Centrosomes are the main microtubule organizing centers (MTOCs) of animal cells. Centrosomes consist of a pair of centrioles, surrounded by pericentriolar material (PCM). Centrioles replicate semi-conservatively; the old ‘mother’ centriole serves as a template for the generation of a young ‘daughter’ centriole, both of which go on to reform the PCM cloud and generate a new centrosome after separating.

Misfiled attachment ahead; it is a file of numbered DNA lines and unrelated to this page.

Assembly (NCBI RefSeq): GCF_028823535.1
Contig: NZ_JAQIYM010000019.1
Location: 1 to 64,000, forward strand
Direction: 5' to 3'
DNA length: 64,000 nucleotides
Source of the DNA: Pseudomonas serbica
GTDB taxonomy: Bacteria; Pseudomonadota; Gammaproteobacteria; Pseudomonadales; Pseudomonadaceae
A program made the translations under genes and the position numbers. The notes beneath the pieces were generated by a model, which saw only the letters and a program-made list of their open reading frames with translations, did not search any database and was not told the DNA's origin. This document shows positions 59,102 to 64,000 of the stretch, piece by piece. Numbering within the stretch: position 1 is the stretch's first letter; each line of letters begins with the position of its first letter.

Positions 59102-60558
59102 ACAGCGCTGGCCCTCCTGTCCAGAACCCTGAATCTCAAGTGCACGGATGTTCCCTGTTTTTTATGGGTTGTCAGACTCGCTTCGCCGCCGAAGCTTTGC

Centrosomes are intrinsically asymmetric and we are investigating how centrosomes acquire their unique molecular identity and whether and how centrosomes provide instructive cues to influence cell fate decisions.
To this end, we are using 3D-Structured Illumination Microscopy (3D-SIM), which has approximately twice the spatial resolution of standard confocal microscopy, as well as live cell imaging, genetic and optogenetic approaches.